Goats need a good shelter. If babies are coming, keep a light on in the barn--a heat lamp is best if labor is eminent. They hate to get wet. They also need a good fence or they'll wander. If you have Nigerian Dwarf goats, you'll need (at least) a 4" woven wire fence--and even that won't keep in the babies. Finally, be a responsible goat owner/breeder. Be aware that sibling bucklings and doelings will breed at a very young age with each other. Wether bucklings you're not going to either sell or keep for breeding. You'll need to separate intact bucklings from the rest of the herd to prevent inbreeding at around two months of age.
Goats are browsers. They like to walk around and sample the greenery. They don't graze like cattle. Plants up off the ground are best because worms and parasites are down closer to the ground, thus more easily picked up. Offer good hay (no alfalfa for your males--look up urinary calculi). Grain should contains Decoquinate to help prevent Coccidiosis as well as ammonium chloride (for males) to reduce the risk of urinary calculi. Always keep loose mineral available (also a bit of baking soda to help with upset tummies is nice). They need lots of fresh water and won't drink it dirty.
Goats love to play and are very curious. Have something they can climb on or get under. Pinterest has lots of ideas for building goat play areas. If you want your goats to be friendly, spend time with them. Let them get to know you. Feed them from your hand, scratch the tops of their heads. Some goats will even enjoy reclining on your lap. Tail wagging is a sure sign your goats are happy.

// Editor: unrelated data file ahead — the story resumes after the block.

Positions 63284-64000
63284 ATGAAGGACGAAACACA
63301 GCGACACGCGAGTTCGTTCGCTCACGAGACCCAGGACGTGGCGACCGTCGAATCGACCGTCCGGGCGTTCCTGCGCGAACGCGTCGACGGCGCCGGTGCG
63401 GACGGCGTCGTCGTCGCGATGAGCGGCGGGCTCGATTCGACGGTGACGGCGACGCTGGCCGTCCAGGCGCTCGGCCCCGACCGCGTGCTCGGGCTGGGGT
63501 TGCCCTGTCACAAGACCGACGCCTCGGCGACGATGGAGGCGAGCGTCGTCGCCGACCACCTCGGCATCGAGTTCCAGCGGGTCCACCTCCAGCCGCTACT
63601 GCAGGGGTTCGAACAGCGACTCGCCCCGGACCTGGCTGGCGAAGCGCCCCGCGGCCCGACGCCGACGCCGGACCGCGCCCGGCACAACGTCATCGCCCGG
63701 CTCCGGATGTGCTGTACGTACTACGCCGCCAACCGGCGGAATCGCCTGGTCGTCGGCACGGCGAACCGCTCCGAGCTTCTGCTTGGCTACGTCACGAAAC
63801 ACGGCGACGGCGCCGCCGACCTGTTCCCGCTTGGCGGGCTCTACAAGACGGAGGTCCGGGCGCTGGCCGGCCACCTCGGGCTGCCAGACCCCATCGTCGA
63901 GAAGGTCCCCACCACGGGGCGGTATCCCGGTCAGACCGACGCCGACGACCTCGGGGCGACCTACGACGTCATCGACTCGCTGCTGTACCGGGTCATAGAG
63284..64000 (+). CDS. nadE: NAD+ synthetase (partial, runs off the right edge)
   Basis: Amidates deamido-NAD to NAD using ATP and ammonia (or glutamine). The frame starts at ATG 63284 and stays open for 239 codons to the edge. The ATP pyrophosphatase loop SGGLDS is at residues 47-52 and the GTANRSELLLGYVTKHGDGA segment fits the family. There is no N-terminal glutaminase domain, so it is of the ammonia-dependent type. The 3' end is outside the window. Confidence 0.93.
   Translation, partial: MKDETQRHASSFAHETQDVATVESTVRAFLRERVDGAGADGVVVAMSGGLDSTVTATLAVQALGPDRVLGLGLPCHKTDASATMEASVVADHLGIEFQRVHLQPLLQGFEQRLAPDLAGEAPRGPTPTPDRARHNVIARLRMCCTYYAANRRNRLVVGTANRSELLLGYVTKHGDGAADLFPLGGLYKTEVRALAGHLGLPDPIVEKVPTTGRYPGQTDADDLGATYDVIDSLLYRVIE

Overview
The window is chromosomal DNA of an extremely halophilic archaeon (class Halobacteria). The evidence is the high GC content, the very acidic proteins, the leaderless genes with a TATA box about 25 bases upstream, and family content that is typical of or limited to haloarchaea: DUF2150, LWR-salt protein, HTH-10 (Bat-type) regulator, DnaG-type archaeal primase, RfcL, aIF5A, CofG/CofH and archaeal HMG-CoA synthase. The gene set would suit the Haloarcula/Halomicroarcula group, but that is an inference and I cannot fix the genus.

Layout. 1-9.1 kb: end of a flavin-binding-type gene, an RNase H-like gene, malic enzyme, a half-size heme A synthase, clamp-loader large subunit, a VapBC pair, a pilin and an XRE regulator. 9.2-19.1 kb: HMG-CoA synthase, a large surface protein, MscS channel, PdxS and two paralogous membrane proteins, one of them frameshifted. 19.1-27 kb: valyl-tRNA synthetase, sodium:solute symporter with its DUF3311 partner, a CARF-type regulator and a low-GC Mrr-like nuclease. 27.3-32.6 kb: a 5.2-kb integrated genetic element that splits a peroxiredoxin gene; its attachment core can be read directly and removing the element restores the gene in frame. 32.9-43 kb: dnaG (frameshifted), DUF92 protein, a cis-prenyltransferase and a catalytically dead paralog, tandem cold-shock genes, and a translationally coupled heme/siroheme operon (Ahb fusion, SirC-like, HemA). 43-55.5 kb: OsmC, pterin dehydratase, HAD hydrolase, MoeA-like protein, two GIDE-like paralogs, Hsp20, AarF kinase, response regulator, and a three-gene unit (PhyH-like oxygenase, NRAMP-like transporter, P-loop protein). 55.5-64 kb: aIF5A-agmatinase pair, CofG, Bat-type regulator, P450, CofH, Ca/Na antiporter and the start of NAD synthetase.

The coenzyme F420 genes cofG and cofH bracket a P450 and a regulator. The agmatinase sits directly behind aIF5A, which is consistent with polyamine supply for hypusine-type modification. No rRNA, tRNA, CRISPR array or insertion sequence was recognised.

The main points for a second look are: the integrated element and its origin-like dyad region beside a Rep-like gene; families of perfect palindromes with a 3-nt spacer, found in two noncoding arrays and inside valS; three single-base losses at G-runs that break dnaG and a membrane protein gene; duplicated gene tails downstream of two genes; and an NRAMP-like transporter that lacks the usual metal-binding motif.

NEVER have only one goat, as they are very social and need other goats. Goats left alone will be terribly unhappy and may try to wander in search of company. The herd will develop a "pecking order" with a herd queen at the top (see the great article below at Better Hens and Gardens). Herd members may challenge the queen or others higher up by head butting and other seemingly acts of aggression. Take your lawnchair out and just sit and watch the goats. You'll soon learn their personalities and they'll get to know you.
Watch the goats for signs of distress or sickness. This includes not wanting to be with the others, not eating or drinking, coughing, or if he/she just doesn't act right. Something's wrong if goats have diarrhea (scours). Don't dither about getting a sick goat to the vet. They're usually pretty easy to care for if they're healthy. Regular CDT vaccinations and worming as needed should be a minimal part of your maintenance routine, as well as hoof trimming (find a good video on Youtube). Be weary of goats purchased at sale barns.
There are tons of great videos and articles online to help with goat care. Additionally, know your local vet just in case. If you suspect your goat is sick, don't wait. Disease and/or illness can kill a goat in a matter of hours. These little goats can easily be carried to the vet in a large kennel if you suspect a problem. Fecal testing can determine many issues. Talk to your vet about what to do.